What happened at the tragic Astroworld Festival?

Courtesy of Astroworld Festival

Local and national headlines are covering the tragic events at Travis Scott’s Astroworld Festival at NRG Park on Friday, November 5.

Eight people, including a 14-year-old and a 16-year-old, died and dozens were hospitalized.

According to reporting by the Houston Chronicle, “Stunning accounts of people gasping for air and being trampled in a raucous crowd of 50,000 surfaced Saturday as Houston’s first major music festival since the pandemic turned into one of the deadliest concerts in U.S. history.”

Much is unknown at this time, and the Houston Police Department’s homicide and narcotics divisions are conducting a criminal investigation. City officials and concert organizers encourage anyone, who attended the concert and has any information about the crowd surge, to contact police.

To help you understand and follow what has happened in the past 48 hours, I’ve rounded up the following articles:

Overall understanding of the tragedy (via Houston Public Media): 8 dead, more than a dozen injured at Travis Scott’s Astroworld Festival

Closer look at the timeline of events (via Houston Chronicle): For 37 minutes after officials declared a ‘mass casualty’ at Astroworld, Travis Scott played on

Reaction from Travis Scott (via Houston Chronicle): In emotional Instagram video, Travis Scott says he could ‘never imagine anything like this happening’

Explanation of strategies for crowd control during large festivals (via Variety): How Travis Scott’s $5 Million Solo Stage, Set Time May Have Contributed to Astroworld Festival Deaths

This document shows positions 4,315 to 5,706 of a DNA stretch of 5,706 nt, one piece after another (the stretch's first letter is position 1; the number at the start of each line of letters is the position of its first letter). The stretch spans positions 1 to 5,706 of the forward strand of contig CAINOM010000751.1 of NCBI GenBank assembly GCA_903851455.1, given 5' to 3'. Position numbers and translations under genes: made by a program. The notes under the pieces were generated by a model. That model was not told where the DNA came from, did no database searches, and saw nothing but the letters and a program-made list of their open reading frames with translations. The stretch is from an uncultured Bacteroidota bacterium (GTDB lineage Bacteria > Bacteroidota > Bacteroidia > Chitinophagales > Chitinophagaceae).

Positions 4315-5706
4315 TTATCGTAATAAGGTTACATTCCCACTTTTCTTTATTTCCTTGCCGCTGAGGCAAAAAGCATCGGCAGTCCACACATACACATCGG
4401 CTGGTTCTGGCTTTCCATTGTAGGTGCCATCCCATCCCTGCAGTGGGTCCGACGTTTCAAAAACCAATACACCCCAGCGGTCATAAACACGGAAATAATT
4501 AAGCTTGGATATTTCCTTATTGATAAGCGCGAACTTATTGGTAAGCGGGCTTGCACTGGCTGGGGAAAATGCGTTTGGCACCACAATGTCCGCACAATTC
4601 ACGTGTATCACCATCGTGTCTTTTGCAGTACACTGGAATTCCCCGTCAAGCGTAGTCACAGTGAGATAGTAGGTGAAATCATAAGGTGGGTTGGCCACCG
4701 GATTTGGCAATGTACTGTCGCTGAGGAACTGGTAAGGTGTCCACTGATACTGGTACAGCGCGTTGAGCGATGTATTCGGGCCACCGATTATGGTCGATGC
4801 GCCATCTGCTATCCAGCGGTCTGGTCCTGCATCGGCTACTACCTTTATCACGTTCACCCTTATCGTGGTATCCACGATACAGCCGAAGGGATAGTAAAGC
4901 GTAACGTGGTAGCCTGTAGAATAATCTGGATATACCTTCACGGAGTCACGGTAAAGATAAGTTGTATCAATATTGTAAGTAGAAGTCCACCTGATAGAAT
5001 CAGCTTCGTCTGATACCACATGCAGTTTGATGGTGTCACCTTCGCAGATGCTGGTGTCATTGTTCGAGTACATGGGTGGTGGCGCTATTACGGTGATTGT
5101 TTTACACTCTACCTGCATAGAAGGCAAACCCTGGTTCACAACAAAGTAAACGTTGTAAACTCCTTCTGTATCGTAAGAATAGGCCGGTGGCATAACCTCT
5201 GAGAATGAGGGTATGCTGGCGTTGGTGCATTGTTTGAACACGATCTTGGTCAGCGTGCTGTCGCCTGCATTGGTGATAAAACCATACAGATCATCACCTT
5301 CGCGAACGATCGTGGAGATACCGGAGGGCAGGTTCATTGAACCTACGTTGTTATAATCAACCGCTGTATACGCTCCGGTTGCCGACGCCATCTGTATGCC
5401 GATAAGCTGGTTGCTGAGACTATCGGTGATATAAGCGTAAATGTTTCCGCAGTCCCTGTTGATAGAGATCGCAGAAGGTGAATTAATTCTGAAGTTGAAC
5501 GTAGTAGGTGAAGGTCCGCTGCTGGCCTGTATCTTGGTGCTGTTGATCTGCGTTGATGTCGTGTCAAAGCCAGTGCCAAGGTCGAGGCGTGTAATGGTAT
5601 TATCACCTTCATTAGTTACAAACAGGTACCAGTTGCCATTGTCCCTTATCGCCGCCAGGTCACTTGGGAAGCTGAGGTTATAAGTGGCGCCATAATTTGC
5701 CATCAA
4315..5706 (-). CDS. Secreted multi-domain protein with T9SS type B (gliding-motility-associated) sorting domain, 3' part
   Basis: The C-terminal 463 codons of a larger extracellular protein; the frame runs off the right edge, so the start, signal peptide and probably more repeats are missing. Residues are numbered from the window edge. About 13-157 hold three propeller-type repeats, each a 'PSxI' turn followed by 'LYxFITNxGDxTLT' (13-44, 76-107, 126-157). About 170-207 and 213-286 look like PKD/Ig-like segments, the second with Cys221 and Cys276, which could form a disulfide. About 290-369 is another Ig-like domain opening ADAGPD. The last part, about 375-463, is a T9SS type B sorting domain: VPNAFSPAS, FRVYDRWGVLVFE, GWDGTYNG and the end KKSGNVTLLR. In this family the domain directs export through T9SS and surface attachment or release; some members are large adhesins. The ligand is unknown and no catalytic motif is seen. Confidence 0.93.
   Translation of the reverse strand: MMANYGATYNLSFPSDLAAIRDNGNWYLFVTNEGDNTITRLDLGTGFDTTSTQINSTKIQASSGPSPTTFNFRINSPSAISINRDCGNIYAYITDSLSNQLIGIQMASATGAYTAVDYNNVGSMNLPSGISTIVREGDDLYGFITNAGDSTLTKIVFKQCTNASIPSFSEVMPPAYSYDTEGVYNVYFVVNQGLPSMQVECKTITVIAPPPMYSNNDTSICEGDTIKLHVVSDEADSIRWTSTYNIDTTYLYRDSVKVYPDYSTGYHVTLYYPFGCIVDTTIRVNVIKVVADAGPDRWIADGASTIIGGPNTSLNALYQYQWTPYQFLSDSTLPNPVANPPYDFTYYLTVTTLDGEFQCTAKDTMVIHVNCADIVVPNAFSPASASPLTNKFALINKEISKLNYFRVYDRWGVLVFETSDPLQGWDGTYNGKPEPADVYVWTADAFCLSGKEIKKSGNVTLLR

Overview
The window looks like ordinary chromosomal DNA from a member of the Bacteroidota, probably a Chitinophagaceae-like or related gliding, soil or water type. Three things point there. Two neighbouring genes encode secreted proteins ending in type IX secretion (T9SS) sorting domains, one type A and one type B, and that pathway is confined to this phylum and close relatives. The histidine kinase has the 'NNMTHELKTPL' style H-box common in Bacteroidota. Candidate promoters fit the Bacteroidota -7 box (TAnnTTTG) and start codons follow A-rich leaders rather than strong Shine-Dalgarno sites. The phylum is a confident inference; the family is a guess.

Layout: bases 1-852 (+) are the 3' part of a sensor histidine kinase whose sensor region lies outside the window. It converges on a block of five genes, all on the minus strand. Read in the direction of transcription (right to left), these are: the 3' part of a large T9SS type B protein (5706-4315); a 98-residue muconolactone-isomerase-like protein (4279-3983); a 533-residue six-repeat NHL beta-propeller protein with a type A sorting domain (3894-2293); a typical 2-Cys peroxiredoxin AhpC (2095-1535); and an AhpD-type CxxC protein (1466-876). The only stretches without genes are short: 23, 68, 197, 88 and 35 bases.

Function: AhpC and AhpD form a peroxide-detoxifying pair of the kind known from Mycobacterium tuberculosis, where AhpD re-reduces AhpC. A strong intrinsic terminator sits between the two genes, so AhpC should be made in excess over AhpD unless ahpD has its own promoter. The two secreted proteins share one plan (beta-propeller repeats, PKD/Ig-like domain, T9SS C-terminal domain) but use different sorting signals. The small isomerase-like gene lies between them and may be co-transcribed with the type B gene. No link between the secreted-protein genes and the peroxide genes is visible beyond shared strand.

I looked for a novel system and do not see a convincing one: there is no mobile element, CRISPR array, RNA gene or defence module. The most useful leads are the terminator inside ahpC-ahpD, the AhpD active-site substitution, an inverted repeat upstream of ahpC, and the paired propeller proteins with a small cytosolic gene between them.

Personal account and reflections from Joey Guerra, Music Critic (via Houston Chronicle): How the Astroworld tragedy changed one writer’s view of the live-music experience

Perspective of concertgoers (via Houston Chronicle): ‘It could have been me’: How the tragedy at Astroworld Festival unfolded

Historical context, citing concerts going back to 1969 (via NPR): Astroworld Festival joins a list of historical concert tragedies

Flowers rest outside of the canceled Astroworld festival at NRG Park in Houston on Saturday. Alex Bierens de Haan/Getty Images/via NPR

Yue Bao named Houston Symphony Assistant Conductor

Yue Bao, Ting Tsung and Wei Fong Chao Foundation Assistant Conductor / courtesy of Houston Symphony

The Houston Symphony has appointed Yue Bao as the orchestra’s new Ting Tsung and Wei Fong Chao Foundation Assistant Conductor – promoted from her previous position as Conducting Fellow, which she had served since fall 2019.

During the pandemic, whose lockdowns and travel complications forced Vienna-based Music Director Andrés Orozco-Estrada to be absent from Houston for a year and half, Bao played a prominent role on the orchestra’s podium. She conducted several concerts, including livestream performances, subscription series concerts, and notably the 2020-21 season Opening Night Concert.

“We’re grateful that she was here in Houston to help us make the 2020–2021 Season happen when few American orchestras were able to do so, and we’re so happy and pleased to have an Assistant Conductor whose career is so clearly on the rise,” said John Mangum, Houston Symphony Executive Director and CEO, in a press release.

This past summer, Bao made her Chicago Symphony Orchestra debut at the Ravinia Festival, and she will guest conduct the Detroit Symphony and the San Antonio Symphony in 2022.

Her new role with the Houston Symphony will include education concerts at Jones Hall, performances at Miller Outdoor Theatre, and continued support with Classical Series concerts, according to a statement from the orchestra.

Bao was also featured in a recent New York Times article, which examined the hiring of assistant conductors among top American orchestras in recent years, and found them to be a far more diverse group than reigning music directors – indicating their potential to change the landscape of classical music leadership in coming years.